The budget decreases funding for both atmospheric and oceanic research within OAR. The proposal terminates Artic research, which focuses on improvements to sea ice modeling and predictions that support fishermen, commercial shippers, cruise ships, and local communities. The budget also terminates modeling of ecosystem and fisheries vulnerabilities and reduces funding for Cooperative Institutes, universities, NOAA laboratories, and other partners that advance understanding of the Earth’s climate system. Additionally, the budget terminates Vortex-Southeast, a program used to detect, respond to, and warn against tornadoes in the Southeastern United States. As was the case last year, the proposal terminates federal support for the network of 33 Sea Grant programs located in coastal States and territories.

The President’s budget requests a 27% cut to the National Ocean Service. This includes termination of $9 million in competitive research grants for ecological research, a decrease of $84 million to terminate the Coastal Zone Management (CZM) Grants Program and the Regional Coastal Resilience Grants Program, and a reduction of $23 million to terminate Federal funding support to states for the management of the National Estuarine Research Reserve System.

Although NOAA satellites are cut by 26% in the budget, it does include positive language about NOAA’s Polar Orbiting Satellites and includes funding increases for on-orbit support for the DSCOVR satellite and the Jason-3 Satellite. The budget also provides a slight funding boost to the Office of Marine and Aviation Operations.

For more information about the President’s Budget Request for NOAA, see the FY19 Blue Book.


Department of Energy – $6.1 BILLION OR 25% DECREASE FROM FY2017 FUNDING LEVELS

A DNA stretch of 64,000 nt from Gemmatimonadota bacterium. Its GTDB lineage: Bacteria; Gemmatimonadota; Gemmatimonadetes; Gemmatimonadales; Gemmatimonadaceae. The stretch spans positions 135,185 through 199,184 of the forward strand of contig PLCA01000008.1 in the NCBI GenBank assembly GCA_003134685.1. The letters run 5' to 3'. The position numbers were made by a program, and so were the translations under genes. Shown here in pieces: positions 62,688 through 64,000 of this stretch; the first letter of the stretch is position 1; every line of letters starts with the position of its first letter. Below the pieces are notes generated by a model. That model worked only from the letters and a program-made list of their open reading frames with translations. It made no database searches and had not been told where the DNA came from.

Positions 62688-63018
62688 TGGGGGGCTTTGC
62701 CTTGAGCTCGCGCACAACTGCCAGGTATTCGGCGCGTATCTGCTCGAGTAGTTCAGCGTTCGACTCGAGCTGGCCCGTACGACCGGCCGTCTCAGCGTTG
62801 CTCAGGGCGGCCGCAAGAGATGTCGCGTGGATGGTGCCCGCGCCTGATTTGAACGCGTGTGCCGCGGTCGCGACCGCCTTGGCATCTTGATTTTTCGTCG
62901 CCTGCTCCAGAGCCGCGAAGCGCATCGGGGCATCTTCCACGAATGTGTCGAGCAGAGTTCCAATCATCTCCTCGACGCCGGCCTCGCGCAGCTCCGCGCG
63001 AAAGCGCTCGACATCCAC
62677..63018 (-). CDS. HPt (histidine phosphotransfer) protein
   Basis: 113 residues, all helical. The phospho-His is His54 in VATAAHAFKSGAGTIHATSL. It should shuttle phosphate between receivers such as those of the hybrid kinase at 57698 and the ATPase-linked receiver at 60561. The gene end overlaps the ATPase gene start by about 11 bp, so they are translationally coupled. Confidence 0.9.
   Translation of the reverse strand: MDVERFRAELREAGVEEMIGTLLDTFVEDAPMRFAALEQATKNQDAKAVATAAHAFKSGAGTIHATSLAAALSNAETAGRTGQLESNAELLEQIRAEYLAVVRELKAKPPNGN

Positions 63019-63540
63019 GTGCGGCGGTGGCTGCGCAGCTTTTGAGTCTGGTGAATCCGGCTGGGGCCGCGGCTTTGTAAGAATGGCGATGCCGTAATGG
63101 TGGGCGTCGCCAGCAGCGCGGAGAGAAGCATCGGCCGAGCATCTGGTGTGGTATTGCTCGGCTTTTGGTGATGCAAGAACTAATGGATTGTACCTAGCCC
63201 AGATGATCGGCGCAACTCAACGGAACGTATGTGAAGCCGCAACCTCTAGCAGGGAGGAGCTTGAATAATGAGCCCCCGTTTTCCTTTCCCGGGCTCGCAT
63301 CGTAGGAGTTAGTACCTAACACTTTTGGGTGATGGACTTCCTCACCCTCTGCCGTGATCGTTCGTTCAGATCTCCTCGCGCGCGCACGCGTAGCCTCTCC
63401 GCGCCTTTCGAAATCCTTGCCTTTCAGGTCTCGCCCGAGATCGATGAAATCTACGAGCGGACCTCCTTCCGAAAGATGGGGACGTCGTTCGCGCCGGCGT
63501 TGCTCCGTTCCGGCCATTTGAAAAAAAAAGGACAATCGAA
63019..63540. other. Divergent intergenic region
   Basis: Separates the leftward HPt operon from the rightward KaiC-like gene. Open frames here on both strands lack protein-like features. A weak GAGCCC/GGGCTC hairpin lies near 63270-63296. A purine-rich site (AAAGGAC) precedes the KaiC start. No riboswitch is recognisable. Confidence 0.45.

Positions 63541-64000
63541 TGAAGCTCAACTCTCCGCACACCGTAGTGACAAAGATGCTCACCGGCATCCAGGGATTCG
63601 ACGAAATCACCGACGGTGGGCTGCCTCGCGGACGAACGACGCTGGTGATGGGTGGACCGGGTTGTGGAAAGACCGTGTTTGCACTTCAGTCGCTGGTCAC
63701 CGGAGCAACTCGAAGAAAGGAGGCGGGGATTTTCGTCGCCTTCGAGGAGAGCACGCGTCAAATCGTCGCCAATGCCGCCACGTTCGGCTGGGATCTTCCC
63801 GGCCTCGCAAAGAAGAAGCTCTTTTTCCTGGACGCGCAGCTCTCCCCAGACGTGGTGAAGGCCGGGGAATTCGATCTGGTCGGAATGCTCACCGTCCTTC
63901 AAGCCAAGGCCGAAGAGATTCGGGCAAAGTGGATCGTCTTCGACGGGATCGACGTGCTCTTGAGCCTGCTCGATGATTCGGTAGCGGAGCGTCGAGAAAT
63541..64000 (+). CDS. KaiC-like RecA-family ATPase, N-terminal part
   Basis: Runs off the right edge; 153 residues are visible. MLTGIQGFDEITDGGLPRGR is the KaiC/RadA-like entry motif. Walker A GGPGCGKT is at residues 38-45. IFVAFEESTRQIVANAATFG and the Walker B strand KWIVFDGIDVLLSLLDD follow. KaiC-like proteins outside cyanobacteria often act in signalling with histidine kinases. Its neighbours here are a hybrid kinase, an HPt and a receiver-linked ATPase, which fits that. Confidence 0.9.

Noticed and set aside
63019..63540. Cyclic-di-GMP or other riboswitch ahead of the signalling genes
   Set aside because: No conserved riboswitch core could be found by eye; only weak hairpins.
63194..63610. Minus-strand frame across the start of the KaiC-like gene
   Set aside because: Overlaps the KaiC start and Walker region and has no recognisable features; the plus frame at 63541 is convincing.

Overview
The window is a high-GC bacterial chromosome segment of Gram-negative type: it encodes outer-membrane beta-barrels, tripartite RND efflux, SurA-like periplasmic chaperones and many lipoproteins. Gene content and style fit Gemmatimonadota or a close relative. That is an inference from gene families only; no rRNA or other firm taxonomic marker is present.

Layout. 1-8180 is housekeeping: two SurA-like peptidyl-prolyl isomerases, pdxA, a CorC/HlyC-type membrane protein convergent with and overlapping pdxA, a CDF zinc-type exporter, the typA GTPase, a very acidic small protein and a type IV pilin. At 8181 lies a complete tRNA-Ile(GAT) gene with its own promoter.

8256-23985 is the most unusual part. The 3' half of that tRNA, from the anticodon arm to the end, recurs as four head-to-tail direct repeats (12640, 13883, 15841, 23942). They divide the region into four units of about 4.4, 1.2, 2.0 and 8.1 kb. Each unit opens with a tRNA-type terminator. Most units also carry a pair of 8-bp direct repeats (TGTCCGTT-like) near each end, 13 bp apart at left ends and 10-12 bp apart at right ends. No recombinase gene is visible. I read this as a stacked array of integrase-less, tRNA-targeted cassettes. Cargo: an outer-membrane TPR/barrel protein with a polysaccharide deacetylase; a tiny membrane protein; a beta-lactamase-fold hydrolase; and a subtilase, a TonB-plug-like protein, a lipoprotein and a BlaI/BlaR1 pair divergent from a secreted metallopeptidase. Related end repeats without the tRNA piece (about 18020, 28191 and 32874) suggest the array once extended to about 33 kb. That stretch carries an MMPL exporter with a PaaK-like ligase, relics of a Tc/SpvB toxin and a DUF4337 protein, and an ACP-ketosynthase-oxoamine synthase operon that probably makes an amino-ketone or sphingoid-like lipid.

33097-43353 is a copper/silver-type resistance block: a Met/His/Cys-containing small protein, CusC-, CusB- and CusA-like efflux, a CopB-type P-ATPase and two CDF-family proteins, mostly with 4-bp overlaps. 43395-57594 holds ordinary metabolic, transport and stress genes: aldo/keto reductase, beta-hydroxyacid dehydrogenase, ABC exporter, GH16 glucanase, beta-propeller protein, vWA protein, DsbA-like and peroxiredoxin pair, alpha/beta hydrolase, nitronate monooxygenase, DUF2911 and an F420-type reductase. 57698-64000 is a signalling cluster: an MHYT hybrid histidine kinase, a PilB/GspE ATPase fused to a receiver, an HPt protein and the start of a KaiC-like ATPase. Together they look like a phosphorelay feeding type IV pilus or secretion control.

FY2017 President’s Budget Request for FY2018 President’s Budget Request for FY2019
Overall $30,786.01 $28,042.00 $30,609
Office of Science $5,392.00 $4,472.52 $5,391
ARPA-E $306.00 $20.00 $0

*DOE budget in millions of dollars, rounded to the nearest thousand

Notable Provisions:

The President’s request proposes over $30.6 billion for the Department of Energy (DOE) – a less than 1% decrease from FY2017 funding levels and significantly higher than the President’s FY2018 budget request. The President’s supplemental request reduced the proposed cuts under his plan by adding another $1.5 billion to the agency’s proposed topline number.

Despite this supplemental boost and the relatively flat top line numbers, several programs under DOE would receive significant cuts under this proposal. For example, funding for the Advanced Research Project Agency – Energy (ARPA-E) is zeroed out under the President’s budget; an elimination which was proposed in the President’s FY2018 budget and faced push back from both Democrats and Republicans.

Overall, the Office of Science would see flat funding compared to current funding levels— a 20% increase over the President’s FY2018 budget request. However, all programs under the Office would see cuts, except the Advanced Scientific Computing Research program – which received a 39% increase – and the Safeguards and Security program.

For more, see the DOE budget highlights and full budget request here.

Environmental Protection Agency – $6.1 BILLION OR 25% DECREASE FROM FY2017 FUNDING LEVELS

Program FY2017 President’s Budget Request for FY2018 President’s Budget Request for FY2019
Overall $8,058.49 $5,700.00 $6,124.00
Science and Technology $713.82 $397.00 $424.00
Environmental Programs and Management $2,619.80 $1,617.00 $1,689.00

*EPA budget in millions of dollars, rounded to the nearest thousand

Notable Provisions:

The President’s request proposes roughly $6.1 billion dollars for EPA – nearly 25% lower than its FY2017 funding levels, but higher than his previous budget request. This increase is a result of the addendum that the President released in response to the new budget. The supplemental request reduced the proposed cuts under the President’s plan by adding another $725 million to the agency’s proposed topline number.

The President’s budget proposes the elimination of several pages worth of EPA programs, particularly climate-related programs. Language in the budget justify the elimination and/or reduction of programs by stating that the proposal will “refocus EPA on its core mission” and “eliminate funding for lower priority programs”. According to the proposal, statutory requirements associated with these programs will be absorbed by other programs.

Some programs slated for elimination under the President’s plan include the Climate Change Research and Partnership Programs, Regional Science and Technology Programs, STAR research grants, Global Change Research Program and the Environmental Education Program.